In 2018, the average child spends only half as much time in nature as their parents did when they were children. While not surprising, this trend is definitely concerning, and should give parents cause for reflection. We are yet to see the long term effects of this drift away from nature, but one can confidently predict that it won’t be a good thing for our children, ourselves, or society as a whole.
Growing up in Newfoundland, Canada, I couldn’t help but be surrounded by nature as a child. Summer days were spent almost exclusively outside - often simply playing in my family’s yard, but also doing countless other outdoor activities such as camping, fishing, hiking, playing organized sports, or going to the beach. Winters, while cold and snowy, were much the same. We’d just bundle up and get out there, making our own cold-weather fun, surrounded by the natural and profound beauty of the Canadian winter!
These days, life is much busier, and time outside doesn’t come as easily. As a father of three, a competitive Ironman athlete, and a senior partner in AquaQuest (AQ), getting meaningful time in nature requires much more careful planning. We are fortunate to live in the beautiful Comox Valley, in British Columbia, Canada, where nature is everywhere. However, even here in such a place, it’s still difficult to ensure that ourselves and our children are getting sufficient love from Mother Nature.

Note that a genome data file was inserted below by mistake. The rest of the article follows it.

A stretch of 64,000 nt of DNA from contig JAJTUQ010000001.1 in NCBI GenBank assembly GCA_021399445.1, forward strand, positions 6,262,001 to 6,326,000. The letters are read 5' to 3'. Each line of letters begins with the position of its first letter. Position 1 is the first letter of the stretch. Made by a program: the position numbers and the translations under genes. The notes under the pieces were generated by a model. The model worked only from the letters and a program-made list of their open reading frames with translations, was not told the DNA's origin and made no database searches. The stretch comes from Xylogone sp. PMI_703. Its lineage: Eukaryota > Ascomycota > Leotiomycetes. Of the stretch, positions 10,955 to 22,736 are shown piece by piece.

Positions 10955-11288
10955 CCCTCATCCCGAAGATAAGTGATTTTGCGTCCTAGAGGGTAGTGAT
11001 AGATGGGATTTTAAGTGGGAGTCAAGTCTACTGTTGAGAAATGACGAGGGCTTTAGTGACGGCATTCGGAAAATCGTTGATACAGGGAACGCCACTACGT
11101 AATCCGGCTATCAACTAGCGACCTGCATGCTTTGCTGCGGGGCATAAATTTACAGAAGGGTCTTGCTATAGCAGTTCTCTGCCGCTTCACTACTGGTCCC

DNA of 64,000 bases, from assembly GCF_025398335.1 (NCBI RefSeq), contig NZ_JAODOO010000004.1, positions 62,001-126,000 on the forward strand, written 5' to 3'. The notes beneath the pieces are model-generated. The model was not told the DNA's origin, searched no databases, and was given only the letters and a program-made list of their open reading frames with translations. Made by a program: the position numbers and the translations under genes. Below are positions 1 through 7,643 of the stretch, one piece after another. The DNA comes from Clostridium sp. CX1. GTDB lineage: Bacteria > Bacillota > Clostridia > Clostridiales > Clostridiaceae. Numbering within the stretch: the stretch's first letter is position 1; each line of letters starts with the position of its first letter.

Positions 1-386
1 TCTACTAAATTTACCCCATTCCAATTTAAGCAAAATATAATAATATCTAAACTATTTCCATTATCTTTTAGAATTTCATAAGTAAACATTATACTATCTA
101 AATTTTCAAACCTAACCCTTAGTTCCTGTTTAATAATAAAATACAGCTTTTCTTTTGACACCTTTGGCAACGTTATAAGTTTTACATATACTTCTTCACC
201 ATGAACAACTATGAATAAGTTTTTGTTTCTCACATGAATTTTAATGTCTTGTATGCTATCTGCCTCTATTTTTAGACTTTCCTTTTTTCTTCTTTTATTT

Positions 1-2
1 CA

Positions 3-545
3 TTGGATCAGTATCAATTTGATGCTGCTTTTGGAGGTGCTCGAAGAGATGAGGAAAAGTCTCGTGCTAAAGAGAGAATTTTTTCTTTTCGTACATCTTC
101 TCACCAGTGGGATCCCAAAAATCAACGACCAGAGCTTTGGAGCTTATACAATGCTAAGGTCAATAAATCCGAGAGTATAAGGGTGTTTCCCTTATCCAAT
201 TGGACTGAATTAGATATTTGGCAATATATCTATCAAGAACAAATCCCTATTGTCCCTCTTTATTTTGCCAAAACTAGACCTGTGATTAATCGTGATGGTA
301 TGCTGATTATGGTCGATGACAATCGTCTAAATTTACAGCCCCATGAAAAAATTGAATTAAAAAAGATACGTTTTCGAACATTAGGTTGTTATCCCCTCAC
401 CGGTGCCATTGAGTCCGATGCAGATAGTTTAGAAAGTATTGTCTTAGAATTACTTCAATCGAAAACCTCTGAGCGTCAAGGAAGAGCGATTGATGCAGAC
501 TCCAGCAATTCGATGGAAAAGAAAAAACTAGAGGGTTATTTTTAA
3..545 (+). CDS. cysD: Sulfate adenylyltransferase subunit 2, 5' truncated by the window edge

Vancouver Island Camping with Children
My oldest child is an amazing eleven-year-old boy named Rowan. Throughout his life, he’s had the opportunity to go camping at least two or three times per year, and he absolutely loves it. These experiences have been important for him in many ways - not just because he’s connecting with nature, but also because of the opportunity to foster more meaningful connections with his friends and family, free from the nearly constant distractions that come between us in our modern world.
As Rowan gets older, we’ve been talking increasingly about embarking on more adventurous camping experiences together. We both have a strong desire to go beyond the best campsites on Vancouver Island and get out there to some new spots that can only be reached without a car, and powered by our own energy. We’ve been keen on the idea for at least a couple years, but had not yet done it until a few weeks ago, when we decided to head out for a little overnight camp-bike tour of beautiful Hornby Island.
Bike Touring on Denman Island
After the short 20 minute drive to the ferry, we jumped on our mountain bikes, packed with camping gear for two. The feeling of leaving the vehicle behind and going forward with just our bicycles and each other was awesome. There was a palpable sense of freedom and excitement from both Rowan and I as the ferry set out across the water.
Once we reached Denman Island, an incredibly steep hill awaited us immediately off the ferry. I thought Rowan might leave me behind considering how loaded down with gear I was: my MEC panniers contained warm clothes for two, an Aqua Quest Safari Tarp, two AQ bivvy bags, a lightweight AQ Himal waterproof backpack, several liters of water, food, a couple books, and other camping essentials. With my fatherly pride on the line, I dug in deep and somehow managed to keep up with him as we ascended the 14% grade.